Issue 2 - 2024 200dpi

29 October 1998 Edition

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Editor's desk

A wall which bears an IRA slogan was seen recently in the former Czechoslovakia, the state which commerciallly manufactured Semtex, an explosive more talked about by unionist politicians now than when it was deployed in IRA bomb attacks.
Czechslovakia has been dismantled as a state and replaced by the Czech Republic and Slovakia. The factory which made Semtex is closed. The IRA has been involved in a cessation of armed activity for over a year. But as the world moves on you can always count on the unionists to stay stuck in their own peculiar time-warp.


And staying on the subject of Semtex an article in Saturday's Guardian newspaper entitled Unkown Soldiers quoted a 95-year-old veteran of the Tan War Jack O'Riordan as follows: ``I'd say the Provisional IRA were the best fighting men Ireland ever had. Semtex put them where they are at the moment, and that's a great negotiator. The peace will hold for that reason. And I'm all for the peace now.''


When Caoimhghín O Caoláin opened his speech at last week's TCD debate in Irish one of a small group of students who giggled uncomfortably heckled ``Speak English, you're in Ireland now!''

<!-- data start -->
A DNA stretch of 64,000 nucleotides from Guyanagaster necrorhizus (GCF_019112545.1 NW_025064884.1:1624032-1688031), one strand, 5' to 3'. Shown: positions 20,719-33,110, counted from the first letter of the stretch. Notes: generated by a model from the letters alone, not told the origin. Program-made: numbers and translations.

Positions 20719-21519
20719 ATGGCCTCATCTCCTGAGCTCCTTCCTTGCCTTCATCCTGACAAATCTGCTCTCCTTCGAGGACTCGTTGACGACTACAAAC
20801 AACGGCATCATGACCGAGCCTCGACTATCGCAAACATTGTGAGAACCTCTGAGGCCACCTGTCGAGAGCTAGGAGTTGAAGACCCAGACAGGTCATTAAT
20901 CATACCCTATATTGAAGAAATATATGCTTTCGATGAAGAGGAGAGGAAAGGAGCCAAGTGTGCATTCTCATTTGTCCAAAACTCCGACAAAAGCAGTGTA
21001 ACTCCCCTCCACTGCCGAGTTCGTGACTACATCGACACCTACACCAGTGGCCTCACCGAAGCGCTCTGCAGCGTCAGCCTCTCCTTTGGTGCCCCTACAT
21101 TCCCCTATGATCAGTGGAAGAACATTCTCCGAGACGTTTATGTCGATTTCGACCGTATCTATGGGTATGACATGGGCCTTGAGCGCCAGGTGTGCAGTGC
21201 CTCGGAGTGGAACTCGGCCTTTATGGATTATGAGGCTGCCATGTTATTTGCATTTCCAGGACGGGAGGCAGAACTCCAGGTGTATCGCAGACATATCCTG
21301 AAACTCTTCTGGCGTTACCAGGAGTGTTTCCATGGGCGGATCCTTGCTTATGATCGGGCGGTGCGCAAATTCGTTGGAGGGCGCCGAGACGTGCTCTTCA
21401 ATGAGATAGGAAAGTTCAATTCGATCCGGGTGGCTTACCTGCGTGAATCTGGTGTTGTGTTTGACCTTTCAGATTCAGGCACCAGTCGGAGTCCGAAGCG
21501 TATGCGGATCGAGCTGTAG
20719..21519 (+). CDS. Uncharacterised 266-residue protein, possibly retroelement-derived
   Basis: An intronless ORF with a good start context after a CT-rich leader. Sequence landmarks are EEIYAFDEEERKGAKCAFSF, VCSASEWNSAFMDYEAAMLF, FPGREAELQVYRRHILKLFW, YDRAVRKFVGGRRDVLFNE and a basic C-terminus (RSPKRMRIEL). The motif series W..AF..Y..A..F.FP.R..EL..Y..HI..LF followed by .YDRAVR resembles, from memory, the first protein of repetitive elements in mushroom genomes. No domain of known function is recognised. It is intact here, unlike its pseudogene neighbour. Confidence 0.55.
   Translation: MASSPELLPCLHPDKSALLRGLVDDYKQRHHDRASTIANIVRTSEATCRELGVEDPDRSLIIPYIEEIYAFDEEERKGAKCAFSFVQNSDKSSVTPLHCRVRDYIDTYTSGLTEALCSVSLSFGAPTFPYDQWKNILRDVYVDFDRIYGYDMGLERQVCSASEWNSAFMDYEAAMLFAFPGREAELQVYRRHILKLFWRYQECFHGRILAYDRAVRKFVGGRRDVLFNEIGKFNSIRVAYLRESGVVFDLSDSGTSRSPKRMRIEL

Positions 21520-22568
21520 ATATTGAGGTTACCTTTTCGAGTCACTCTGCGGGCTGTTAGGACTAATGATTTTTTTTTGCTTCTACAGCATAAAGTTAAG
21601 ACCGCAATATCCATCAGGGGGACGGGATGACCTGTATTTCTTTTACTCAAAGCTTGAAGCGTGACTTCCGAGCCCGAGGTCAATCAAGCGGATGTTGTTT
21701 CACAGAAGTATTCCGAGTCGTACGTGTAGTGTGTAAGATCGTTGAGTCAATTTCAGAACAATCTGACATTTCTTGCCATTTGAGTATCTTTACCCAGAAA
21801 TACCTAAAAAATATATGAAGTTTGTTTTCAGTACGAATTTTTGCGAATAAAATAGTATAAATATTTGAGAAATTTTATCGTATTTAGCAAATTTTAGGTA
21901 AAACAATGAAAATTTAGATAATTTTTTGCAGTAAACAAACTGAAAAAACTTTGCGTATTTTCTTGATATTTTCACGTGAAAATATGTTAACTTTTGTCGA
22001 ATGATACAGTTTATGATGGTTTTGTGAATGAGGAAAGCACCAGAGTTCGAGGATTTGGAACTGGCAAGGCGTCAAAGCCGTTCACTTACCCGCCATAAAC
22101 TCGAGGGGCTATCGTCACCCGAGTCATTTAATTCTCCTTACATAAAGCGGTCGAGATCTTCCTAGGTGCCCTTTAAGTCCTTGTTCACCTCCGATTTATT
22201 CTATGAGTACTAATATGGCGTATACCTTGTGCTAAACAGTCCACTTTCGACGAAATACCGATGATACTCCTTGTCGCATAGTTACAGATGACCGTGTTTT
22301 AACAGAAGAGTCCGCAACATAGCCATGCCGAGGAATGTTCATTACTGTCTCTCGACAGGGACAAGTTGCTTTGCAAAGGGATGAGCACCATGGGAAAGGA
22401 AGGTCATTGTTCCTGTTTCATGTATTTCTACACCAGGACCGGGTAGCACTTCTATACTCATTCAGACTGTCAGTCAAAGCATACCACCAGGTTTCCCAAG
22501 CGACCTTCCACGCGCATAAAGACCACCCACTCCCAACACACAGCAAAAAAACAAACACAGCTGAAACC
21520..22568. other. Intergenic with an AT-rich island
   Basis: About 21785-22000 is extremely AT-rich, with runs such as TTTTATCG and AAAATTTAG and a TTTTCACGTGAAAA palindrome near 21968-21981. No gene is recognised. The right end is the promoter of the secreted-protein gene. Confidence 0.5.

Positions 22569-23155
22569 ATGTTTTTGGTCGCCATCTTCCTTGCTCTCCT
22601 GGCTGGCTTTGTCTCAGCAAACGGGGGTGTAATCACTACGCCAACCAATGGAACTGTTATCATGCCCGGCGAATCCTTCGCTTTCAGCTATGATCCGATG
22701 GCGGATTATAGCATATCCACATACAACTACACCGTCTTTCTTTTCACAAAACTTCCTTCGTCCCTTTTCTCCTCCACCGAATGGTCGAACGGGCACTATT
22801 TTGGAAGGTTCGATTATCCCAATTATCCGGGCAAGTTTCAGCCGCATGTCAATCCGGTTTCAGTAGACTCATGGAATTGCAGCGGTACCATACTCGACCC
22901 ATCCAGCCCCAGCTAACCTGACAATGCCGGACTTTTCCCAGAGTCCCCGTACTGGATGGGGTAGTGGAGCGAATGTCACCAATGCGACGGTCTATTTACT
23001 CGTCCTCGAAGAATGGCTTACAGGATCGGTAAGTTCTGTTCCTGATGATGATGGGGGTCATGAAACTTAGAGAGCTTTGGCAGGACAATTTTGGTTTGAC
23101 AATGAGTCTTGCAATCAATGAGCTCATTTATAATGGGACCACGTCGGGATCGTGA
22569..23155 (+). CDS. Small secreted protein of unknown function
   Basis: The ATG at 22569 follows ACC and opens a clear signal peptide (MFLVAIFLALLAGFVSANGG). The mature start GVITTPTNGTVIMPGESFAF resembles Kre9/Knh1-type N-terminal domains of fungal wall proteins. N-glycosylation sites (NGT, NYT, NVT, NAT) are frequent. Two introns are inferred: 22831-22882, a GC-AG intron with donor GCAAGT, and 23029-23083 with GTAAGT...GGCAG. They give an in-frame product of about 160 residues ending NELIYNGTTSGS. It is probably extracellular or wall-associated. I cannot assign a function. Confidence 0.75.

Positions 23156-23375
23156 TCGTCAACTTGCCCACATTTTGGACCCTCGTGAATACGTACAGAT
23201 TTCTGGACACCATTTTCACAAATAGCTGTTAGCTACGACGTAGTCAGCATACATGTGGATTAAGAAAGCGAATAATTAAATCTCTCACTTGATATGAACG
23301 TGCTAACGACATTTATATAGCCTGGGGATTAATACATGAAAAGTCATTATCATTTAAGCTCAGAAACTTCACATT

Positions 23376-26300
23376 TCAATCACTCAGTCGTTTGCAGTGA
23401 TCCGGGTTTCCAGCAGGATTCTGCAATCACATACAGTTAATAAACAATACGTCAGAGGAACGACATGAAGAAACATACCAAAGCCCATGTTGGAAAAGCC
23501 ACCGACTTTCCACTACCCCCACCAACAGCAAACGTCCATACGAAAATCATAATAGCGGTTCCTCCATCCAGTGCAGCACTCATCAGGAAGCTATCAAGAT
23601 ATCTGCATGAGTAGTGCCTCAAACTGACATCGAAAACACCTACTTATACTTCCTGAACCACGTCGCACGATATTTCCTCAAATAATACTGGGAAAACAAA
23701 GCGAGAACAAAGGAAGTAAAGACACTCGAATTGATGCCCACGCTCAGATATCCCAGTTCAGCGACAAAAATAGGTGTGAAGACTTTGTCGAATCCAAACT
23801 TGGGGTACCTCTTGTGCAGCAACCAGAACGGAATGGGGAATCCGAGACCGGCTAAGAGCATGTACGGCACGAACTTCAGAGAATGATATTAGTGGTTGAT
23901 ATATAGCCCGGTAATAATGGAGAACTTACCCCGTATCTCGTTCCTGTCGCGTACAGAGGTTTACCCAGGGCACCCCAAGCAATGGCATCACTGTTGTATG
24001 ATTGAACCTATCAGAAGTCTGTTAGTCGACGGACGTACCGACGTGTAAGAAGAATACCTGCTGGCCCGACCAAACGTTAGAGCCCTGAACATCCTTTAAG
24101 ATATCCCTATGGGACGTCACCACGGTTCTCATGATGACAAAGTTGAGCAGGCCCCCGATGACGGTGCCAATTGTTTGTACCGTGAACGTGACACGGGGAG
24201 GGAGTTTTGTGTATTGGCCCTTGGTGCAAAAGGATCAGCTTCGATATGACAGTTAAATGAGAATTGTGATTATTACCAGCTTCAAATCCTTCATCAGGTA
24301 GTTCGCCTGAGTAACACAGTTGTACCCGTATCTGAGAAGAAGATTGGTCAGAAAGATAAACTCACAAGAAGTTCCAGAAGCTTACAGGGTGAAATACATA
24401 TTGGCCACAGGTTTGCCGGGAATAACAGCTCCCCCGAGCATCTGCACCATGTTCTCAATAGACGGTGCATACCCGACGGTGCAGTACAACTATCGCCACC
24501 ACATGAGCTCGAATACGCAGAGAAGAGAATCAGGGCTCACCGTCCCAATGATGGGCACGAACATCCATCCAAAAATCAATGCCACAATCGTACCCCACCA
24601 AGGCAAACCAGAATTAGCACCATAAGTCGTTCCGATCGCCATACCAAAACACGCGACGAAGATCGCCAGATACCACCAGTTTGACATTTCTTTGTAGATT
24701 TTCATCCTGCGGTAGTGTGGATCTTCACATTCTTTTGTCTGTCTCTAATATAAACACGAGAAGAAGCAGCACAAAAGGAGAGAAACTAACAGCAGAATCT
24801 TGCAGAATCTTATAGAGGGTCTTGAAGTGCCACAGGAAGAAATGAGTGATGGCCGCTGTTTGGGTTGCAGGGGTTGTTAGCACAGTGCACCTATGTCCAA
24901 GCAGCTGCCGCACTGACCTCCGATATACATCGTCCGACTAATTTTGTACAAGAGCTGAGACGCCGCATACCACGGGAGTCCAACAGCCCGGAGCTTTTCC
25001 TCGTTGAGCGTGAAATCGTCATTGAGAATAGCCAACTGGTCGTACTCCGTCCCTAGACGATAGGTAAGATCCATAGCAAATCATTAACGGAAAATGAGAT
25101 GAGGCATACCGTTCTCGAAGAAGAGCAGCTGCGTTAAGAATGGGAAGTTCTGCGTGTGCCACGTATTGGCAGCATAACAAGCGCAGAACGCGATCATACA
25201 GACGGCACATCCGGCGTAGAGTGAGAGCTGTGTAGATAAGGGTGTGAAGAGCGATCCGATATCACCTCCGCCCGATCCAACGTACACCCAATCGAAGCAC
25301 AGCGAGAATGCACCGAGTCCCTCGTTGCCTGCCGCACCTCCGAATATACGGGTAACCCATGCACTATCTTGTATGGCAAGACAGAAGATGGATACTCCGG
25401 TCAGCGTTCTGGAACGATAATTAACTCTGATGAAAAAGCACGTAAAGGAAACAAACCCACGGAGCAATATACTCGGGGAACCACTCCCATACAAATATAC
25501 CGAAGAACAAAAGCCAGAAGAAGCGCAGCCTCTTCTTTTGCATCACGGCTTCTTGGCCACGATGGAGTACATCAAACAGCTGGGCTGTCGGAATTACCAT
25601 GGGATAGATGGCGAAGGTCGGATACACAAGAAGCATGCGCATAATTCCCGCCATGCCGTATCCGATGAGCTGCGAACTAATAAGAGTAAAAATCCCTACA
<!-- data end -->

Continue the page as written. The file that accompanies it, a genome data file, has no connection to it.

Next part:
``The last time that was said to me I was also in this country and the speaker was Michael Mates MP'' replied Caoimhghín, referring to the time Mates tried to shout down Irish at the British-Irish Inter-Parliamentary Body in Cavan. The irony of it all was seemingly lost on the Trinity heckler. In the building where last week's debate was held hangs a huge protrait of Trinity graduate and founder of Conradh na Gaeilge Dúbhglas de hIde.


And staying with anti-Irish language sneerers, during the Assembly debate on Irish, Bob McCartney maintained that he didn't mind what language speakers used, ``be it Swahili or Irish'', but he was ``amazed at Sinn Fein's dogged pursuit of the issue when 85% of Republican News was in English''.

So to encourage an avid reader like Bob to learn a wee bit of Gaeilge or vote in favour of translation equipment: ``Ta brón orainn faoi an píosa droc scéil a fuair tú ón Cruiser''.


Fianna Fáil is blaming the broadcasting of a radio interview with its candidate Sinéad Behan for her failure to win the Cork South Central by-election.

The interview took the form of a quick-fire quiz. Pat Kenny mistakenly ran her tape on RTE radio.

The following is the list of questions Sinéad was asked and her answers.

1. Who was the first person to hold a seat in Cork South Central? (answer) ``Don't know''

2. Who was the last Ceann Comhairle? (answer) ``Don't know''.

3. How many unemployed are there in Cork City? (answer) ``Don't know''.

4. How many joyriders have been killed in Cork this year (answer) ``Fourteen''. (Correct answer) Four.

5. What paramilitary organisation has not declared a ceasefire? ``Don't know''

6. What is a T.D.s Salary? (answer) £34,000.

The last question was the only one which the prospective TD aswered correctly, which just about demonstrates where the priorities of establishment politicinas lie. To be fair on Sinéad it is doubtful whether the Fine Gael or Progressive Democrat candidates would have fared any better.

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